Yesterday was Ching Ming Festival, the day that Chinese in Hong Kong and elsewhere set aside to remember the dead–it’s a bit like Memorial Day in the US, but with more technicolor. There is grave-visiting and tidying, and flowers, of course, but you’ll also see people doing things like burning life-sized paper models of Mercedes sports cars to send to their deceased loved ones.
Every year on Ching Ming, a group of pro-democracy activists (the Alliance) gathers in Tsimshatsui, near the ferry pier, to memorialize the dead students of the 1989 June 4th Tienanmen Square demonstrations. It’s always a solemn affair. The Alliance members bring funerary wreaths and black banners emblazoned with the group’s now-famous slogan “Ping faan luk sei”.
“Ping Faan Luk Sei” makes for a clunky English translation. Usually it’s rendered as “Vindicate June 4th!”. But that doesn’t quite do it justice, in my book. The literal Chinese meaning is “Return to ordinary the fourth of June”. (As most of you are probably aware, the Beijing government denies it did anything wrong at Tienanmen. The incident has been virtually blacked out of Mainland history. China’s internet censors have their search engines set to filter for blogs and email that contain words like “Tienanmen” and “June 4th”. Just by writing this, I may be shooting this blog in the foot for my Mainland readers. I hope not.)
Anyway, back to ping. Ping, on its own, means ordinary, usual, normal. (The 平 ping in
平反 ping faan is the same character used in the combination
和平, wo ping, peace.) In English we are dismissive of “ordinary” things, and often use the O word in a pejorative way. But for Chinese, ordinary is desirable and good. You want ordinary. It means that life is moving along as it should, with no upsets and surprises. No yi ngoi–accidents, the Chinese word that literally means “things outside of reason”. Pick up a map of Guangdong province and you’ll find dozens of villages called “Ping” this and that.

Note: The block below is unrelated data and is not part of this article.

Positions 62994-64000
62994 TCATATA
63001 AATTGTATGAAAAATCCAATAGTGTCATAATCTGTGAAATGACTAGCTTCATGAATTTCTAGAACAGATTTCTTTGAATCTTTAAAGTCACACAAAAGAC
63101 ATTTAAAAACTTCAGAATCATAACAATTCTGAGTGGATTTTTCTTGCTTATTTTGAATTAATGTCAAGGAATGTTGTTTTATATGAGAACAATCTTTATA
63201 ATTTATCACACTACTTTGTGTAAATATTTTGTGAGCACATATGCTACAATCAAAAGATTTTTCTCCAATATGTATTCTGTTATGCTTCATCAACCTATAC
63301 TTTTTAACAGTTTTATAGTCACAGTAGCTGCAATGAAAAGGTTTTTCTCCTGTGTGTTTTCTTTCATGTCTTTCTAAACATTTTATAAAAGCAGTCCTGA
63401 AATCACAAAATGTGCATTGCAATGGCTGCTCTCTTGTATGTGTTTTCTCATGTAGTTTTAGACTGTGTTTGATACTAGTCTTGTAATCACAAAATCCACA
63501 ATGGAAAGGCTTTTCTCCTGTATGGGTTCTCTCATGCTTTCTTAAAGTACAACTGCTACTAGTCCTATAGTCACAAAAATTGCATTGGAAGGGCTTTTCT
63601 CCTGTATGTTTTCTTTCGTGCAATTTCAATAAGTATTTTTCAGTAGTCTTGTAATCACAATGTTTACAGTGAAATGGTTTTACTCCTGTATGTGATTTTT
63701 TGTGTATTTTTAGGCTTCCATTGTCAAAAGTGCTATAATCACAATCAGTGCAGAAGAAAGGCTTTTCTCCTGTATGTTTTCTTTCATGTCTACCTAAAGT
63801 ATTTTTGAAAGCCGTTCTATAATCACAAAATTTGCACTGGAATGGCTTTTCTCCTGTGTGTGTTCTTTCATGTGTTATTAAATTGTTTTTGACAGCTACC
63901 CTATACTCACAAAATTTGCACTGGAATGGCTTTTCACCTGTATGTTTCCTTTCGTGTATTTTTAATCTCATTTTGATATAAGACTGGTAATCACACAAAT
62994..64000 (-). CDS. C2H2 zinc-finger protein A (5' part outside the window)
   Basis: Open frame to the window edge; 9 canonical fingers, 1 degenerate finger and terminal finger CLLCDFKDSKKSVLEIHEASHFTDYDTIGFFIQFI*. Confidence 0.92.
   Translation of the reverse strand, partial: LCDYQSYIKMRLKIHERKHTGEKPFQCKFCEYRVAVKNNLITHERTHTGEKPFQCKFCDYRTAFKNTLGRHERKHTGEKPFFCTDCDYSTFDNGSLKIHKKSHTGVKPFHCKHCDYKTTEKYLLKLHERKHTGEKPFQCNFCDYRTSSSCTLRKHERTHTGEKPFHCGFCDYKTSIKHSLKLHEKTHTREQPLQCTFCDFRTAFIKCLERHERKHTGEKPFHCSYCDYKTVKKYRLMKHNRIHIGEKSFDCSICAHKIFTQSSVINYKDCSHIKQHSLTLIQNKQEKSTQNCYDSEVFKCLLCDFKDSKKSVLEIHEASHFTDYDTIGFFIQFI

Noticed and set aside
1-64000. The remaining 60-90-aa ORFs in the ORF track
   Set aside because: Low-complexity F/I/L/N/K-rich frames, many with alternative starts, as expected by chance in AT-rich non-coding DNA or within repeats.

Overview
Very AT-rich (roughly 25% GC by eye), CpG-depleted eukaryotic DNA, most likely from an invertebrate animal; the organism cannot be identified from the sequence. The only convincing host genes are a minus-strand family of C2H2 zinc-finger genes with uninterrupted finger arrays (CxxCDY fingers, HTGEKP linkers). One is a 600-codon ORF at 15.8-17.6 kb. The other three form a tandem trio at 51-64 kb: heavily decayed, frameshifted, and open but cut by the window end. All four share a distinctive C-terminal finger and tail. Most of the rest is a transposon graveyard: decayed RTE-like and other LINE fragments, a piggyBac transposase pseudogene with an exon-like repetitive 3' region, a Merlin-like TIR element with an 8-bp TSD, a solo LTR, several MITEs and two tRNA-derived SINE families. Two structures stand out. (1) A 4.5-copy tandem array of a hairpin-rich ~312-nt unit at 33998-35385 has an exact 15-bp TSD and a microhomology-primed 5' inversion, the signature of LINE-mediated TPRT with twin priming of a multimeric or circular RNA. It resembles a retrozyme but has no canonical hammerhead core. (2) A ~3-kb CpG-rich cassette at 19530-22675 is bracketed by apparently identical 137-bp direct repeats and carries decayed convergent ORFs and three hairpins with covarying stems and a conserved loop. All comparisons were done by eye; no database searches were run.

The “Ping faan” in the famous slogan is a call to turn the extra-ordinary back to ordinary. To set things straight, as much as possible. Put right the distortion of history. Correct the consequences of the horrible mistake. Let the mothers of the victims mourn their dead children publicly, and let the political prisoners from that incident out of jail.
But in this memorial ceremony about yearning to return to the ordinary, a very un-ping thing happened. An embarrassing deviation from the usual required a correction–and some fast talking.
Ming Pao newspaper reporters were on the scene when a few incorrect Chinese brushstrokes were banished in the nick of time. (Since I am constantly making mistakes in Chinese, it cheers me up to find out that even native speakers make a whopping faux pas every now and then!)
Lee Cheuk Yan is the Prince of Correction
Yesterday was Ching Ming Festival, and it’s been 18 years since the Alliance in Support of Patriotic Democratic Movements in China has been struggling to “Vindicate June 4th”. As usual, they held their annual flower wreath laying event by the clocktower in Tsim Sha Tsui, to memorialize the April 5th action at Tienanmen Square. It’s a memorial that brings up more than a few sad thoughts and feelings.
But at the event, one sharp-eyed person walking by the many flower wreaths with their black satin banners discovered there was one banner in the bunch in which the letter for “Faan” (reverse) 反 was written as “Faan” (go back)
This sharp-eyed person surmised that this was a clumsy calligraphy mistake by some clerk in the flower-wreath maker’s shop.
Later, after Alliance chairperson Lee Cheuk Yan was informed, he immediately assumed the role of “Prince of Correction”. Quickly grabbing a black ink pen, he colored over the little black “boat border” of the
返 “Faan” charater and turned it back into 反 “Faan.”
And then, after the successful completion of the “Correction”, one observer with a sense of humor remarked : “Finally, June 4th is now put right!”
There’s a very Cantonese epigraph to this embarrassing tale of public correction. Some witty person on the scene noticed a Cantonese pun floating in the air, and as Cantonese people love to do, grabbed it and ran with it. The Cantonese word for “Correct the spelling/character” is “Jing jih”. The Cantonese word for “Government” happens also to be “Jing jih”–pronounced in slightly different tones. And so, our punster spoke up, which caused the assembled crowd to chuckle, and–by the way– relieved the embarrassing moment so the solemn cermony could return to its correct state of ping.
You can guess what he said:
Jing jih tuhng maai jing jih dou haih yat yeung gam gan yiu ge!
“Correcting words (Jing Jih), and government (Jing Jih) are both equally important!